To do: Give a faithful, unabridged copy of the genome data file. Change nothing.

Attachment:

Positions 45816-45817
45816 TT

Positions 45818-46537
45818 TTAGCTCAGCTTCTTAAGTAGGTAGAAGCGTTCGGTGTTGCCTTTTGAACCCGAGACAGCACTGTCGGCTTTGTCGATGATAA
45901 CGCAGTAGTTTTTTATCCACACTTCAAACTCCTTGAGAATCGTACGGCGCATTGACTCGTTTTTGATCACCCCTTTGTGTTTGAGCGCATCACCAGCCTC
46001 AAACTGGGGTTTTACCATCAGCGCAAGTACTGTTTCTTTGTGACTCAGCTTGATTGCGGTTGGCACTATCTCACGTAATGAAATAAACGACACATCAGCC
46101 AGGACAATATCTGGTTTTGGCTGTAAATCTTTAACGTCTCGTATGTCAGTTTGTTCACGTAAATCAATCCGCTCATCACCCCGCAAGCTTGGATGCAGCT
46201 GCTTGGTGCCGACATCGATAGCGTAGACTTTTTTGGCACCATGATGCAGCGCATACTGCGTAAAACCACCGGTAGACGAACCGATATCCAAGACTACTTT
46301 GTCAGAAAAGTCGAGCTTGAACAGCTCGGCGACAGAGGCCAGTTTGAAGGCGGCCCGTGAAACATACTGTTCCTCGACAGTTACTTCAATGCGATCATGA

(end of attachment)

Positions 45816-45817
45816 TT

Positions 45818-46537
45818 TTAGCTCAGCTTCTTAAGTAGGTAGAAGCGTTCGGTGTTGCCTTTTGAACCCGAGACAGCACTGTCGGCTTTGTCGATGATAA
45901 CGCAGTAGTTTTTTATCCACACTTCAAACTCCTTGAGAATCGTACGGCGCATTGACTCGTTTTTGATCACCCCTTTGTGTTTGAGCGCATCACCAGCCTC
46001 AAACTGGGGTTTTACCATCAGCGCAAGTACTGTTTCTTTGTGACTCAGCTTGATTGCGGTTGGCACTATCTCACGTAATGAAATAAACGACACATCAGCC
46101 AGGACAATATCTGGTTTTGGCTGTAAATCTTTAACGTCTCGTATGTCAGTTTGTTCACGTAAATCAATCCGCTCATCACCCCGCAAGCTTGGATGCAGCT
46201 GCTTGGTGCCGACATCGATAGCGTAGACTTTTTTGGCACCATGATGCAGCGCATACTGCGTAAAACCACCGGTAGACGAACCGATATCCAAGACTACTTT
46301 GTCAGAAAAGTCGAGCTTGAACAGCTCGGCGACAGAGGCCAGTTTGAAGGCGGCCCGTGAAACATACTGTTCCTCGACAGTTACTTCAATGCGATCATGA